[ExI] How dangerous is radiation?

Anders Sandberg anders at aleph.se
Sun Jul 6 10:20:19 UTC 2014

There are *lots* of potential confounders in Johns examples - the Rocky Mountains may have more radiation but might have less mold toxins. Radiologist is a fairly high prestige occupation, lowering cancer rate because of social status. Shipworkers on nuclear ships no doubt both got training and likely were a selected group. Were the people in the Taiwanese buildings average people or different? And so on. Radiation epidemiology is pretty messy, because these complications show up all over the place. 
Linear no threshold models are practical because they are simple: just try to minimize the stuff, assume large reductions are better than small reductions. But yes, people are too scared of anything with any radiation. 
Hormesis, that small radiation doses might be helpful in killing off precancerous cells, is a real thing. But you don't want to rely on it, since there could well be big individual variations in ideal exposure, easily swamped by individual exposure variation. 
When Monte Carlo-simulating insurance risk, one typically use a hazard module that generate random disasters with severity and location set by observed probabilities (and various assumptions). This random disaster is sent to the damage module, which calculates the damage a particular building takes from it: this is a random outcome determined by a "vulnerability function" which is actually a probability distribution dependent on how severe the disaster is and what kind of building it is. When you look at actual data for windstorms and many other perils it is incredibly noisy: the amount of damage is more or less evenly distributed between 0 and some upper limit that tends to curve up as a parabola until you reach saturation. I expect the same thing for radiation risk: the hazard (radiation exposure) is converted into a random outcome (health) in a fairly nonlinear way, and even people with big exposures can come out scotfree. Meanwhile, just as in insurance, the actual risk is a sum of a lot of sources/perils. So you have to combine the risks of asbestos, air pollution, lifestyle and whatnot to get a proper cancer risk - not very useful in the individual case, but averaged across a population it can help set policy.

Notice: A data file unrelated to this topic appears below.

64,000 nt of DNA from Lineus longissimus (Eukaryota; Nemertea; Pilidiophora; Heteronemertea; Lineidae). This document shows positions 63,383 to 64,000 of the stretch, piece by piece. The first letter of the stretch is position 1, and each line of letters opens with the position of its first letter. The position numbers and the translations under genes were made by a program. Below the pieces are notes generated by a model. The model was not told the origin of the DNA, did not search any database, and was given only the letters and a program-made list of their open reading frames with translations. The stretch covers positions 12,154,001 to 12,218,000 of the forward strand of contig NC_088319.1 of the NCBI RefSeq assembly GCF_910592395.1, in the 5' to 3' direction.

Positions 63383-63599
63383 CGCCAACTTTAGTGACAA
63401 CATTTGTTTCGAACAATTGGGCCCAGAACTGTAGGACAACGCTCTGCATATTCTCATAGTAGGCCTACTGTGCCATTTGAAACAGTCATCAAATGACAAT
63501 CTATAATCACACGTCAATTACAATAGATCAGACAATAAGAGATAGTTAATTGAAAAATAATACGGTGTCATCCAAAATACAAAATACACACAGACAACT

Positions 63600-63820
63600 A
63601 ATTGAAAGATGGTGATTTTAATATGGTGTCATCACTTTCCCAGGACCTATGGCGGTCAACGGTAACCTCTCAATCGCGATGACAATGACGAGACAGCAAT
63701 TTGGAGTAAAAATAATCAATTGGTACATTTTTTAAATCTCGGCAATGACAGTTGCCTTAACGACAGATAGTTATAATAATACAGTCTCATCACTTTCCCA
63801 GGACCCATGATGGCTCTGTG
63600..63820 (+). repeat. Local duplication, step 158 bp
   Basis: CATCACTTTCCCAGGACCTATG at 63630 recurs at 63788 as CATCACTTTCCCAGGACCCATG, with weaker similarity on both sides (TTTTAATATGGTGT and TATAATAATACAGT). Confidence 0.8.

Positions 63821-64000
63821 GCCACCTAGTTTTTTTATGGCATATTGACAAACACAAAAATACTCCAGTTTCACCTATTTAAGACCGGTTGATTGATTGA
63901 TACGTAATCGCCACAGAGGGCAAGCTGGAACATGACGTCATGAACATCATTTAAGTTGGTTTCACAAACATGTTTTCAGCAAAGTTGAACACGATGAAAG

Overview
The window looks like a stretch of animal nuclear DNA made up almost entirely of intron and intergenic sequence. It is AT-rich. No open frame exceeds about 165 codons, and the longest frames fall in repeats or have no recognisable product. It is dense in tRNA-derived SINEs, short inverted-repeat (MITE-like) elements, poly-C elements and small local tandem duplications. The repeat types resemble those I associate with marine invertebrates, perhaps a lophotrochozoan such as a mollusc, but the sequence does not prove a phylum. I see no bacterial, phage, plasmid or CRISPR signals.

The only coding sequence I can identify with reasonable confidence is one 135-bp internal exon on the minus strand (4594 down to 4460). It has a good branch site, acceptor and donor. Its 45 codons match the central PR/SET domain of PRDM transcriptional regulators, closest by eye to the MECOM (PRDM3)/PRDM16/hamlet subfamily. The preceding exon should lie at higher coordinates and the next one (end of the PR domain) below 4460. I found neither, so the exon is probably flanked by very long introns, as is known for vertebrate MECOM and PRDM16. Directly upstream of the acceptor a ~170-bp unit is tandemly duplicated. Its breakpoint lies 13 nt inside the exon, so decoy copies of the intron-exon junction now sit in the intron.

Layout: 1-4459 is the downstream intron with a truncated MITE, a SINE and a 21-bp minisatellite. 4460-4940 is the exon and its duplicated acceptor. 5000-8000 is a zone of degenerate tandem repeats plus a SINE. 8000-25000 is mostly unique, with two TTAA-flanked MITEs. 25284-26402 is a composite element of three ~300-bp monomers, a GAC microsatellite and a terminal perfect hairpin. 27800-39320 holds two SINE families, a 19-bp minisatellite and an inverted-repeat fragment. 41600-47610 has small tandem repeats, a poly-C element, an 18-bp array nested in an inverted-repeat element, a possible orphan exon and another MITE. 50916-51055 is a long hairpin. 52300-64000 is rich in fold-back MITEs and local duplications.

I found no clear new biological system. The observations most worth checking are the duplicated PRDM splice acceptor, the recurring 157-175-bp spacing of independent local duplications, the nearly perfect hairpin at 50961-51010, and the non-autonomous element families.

Anders Sandberg, Future of Humanity Institute Philosophy Faculty of Oxford University
-------------- next part --------------
An HTML attachment was scrubbed...
URL: <http://lists.extropy.org/pipermail/extropy-chat/attachments/20140706/0da76f93/attachment.html>

More information about the extropy-chat mailing list